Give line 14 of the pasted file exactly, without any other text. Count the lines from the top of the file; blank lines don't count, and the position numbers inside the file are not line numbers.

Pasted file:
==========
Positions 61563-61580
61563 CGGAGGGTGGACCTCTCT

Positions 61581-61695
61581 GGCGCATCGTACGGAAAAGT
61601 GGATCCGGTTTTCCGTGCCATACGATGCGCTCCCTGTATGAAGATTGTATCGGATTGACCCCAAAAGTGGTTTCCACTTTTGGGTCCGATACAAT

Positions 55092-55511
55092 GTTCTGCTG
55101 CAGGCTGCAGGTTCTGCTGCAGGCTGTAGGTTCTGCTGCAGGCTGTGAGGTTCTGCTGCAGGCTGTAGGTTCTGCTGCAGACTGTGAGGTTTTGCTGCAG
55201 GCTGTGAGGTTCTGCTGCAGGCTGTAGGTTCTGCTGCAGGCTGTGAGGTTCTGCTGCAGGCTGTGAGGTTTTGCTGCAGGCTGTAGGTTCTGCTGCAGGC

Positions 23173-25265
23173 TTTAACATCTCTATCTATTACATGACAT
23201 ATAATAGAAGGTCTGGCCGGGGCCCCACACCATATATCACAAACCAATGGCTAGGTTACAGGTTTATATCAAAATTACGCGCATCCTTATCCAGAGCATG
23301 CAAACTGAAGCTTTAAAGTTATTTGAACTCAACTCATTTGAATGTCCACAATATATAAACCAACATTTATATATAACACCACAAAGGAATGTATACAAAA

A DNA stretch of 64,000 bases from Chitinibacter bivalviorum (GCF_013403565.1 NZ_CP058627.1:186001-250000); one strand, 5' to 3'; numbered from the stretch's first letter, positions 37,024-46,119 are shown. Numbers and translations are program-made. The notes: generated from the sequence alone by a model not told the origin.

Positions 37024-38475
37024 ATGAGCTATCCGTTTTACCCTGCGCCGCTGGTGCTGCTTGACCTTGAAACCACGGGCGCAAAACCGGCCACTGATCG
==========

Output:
A DNA stretch of 64,000 bases from Chitinibacter bivalviorum (GCF_013403565.1 NZ_CP058627.1:186001-250000); one strand, 5' to 3'; numbered from the stretch's first letter, positions 37,024-46,119 are shown. Numbers and translations are program-made. The notes: generated from the sequence alone by a model not told the origin.